Another important dimension of memory, whether working or long-term, is the type of information being stored. As we shall see later, the brain circuitry involved in a memory task honors the type of information that is stored and retrieved. Perhaps the most frequently studied case of this concerns the distinction between linguistic information (such as letters, words, sentences, and stories) and visual or spatial information (such as a scene, an object, a face, or a spatial environment). By now ample evidence exists that the two hemispheres of the brain are differentially activated by these two types of information, with the left hemisphere specialized for verbal information and the right for visual or spatial information in most humans.
Memory entails three cognitive operations: encoding, storage, and retrieval. These terms refer to the sequence in which memory processes are thought to occur. Entering information is first put into the proper internal code and a new memory trace is formed (encoding). Encoding is followed by storage of the information for some period of time. This stage may include consolidation or alteration of memory traces to make them last longer and ease retrieval. Retrieval is the process of reporting information from storage.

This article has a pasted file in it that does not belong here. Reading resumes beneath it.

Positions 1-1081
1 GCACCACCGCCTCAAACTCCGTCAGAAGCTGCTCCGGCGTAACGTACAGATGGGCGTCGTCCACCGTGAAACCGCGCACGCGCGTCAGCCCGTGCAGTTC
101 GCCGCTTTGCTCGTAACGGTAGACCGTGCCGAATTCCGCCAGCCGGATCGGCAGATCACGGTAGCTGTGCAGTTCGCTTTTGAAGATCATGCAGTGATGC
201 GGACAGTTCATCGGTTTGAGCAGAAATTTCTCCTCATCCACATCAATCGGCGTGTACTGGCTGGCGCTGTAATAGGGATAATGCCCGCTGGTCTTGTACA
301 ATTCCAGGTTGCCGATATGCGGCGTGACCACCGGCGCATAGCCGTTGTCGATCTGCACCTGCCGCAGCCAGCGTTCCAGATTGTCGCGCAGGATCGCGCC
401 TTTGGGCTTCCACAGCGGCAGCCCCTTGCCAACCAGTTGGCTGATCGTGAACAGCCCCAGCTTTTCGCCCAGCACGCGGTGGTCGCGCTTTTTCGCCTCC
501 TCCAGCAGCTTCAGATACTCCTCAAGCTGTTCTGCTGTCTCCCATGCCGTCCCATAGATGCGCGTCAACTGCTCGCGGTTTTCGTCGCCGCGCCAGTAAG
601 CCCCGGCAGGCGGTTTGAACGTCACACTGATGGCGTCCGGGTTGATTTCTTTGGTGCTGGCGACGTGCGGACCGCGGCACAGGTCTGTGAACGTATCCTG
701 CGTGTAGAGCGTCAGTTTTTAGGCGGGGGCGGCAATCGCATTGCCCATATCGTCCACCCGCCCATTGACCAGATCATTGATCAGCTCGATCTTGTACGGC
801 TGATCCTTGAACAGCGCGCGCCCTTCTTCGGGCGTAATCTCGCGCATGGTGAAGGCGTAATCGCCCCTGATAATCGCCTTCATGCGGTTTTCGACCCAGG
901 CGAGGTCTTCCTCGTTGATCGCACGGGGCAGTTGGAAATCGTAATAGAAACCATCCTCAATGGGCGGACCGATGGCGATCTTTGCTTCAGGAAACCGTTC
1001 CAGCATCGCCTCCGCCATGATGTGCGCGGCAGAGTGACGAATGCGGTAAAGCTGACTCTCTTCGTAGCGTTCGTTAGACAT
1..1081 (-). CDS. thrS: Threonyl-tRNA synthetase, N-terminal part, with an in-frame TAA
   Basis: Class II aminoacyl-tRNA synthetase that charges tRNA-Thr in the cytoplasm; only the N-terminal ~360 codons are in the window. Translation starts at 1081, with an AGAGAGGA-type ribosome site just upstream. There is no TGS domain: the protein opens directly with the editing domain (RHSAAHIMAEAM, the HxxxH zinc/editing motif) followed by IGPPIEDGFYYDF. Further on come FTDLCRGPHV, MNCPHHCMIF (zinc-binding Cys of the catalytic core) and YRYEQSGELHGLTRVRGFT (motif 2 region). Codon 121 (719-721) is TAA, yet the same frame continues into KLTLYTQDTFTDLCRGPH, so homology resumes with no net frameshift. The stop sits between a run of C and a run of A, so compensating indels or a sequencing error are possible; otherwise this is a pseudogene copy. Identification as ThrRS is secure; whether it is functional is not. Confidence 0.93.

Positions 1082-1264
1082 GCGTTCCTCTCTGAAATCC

The nature of encoding depends on two factors: the type of material that is involved in the memory task and the task that is performed with that material. The type of material exerts a strong influence on the path of activity in the brain early in the processing sequence. The best example of this is the visual system. Spatial information about a visual stimulus is selectively routed to a dorsal stream of information processing that mainly includes the parietal lobes, whereas information about shape and other nonspatial object features of the same stimulus is processed by a ventral stream in the occipital and inferior temporal lobes. To generalize from this example, we can say that the nature of incoming information will influence the path of processing that the information takes in the brain. Beyond this, though, there is also an influence of the task with which a person is faced, as many different operations may be performed on any given type of material. For example, one can process a word by noting its meaning or by noting whether it is printed in uppercase or lowercase letters. These very different types of processing on the same stimulus yield different patterns of activation in the brain, as we shall see later.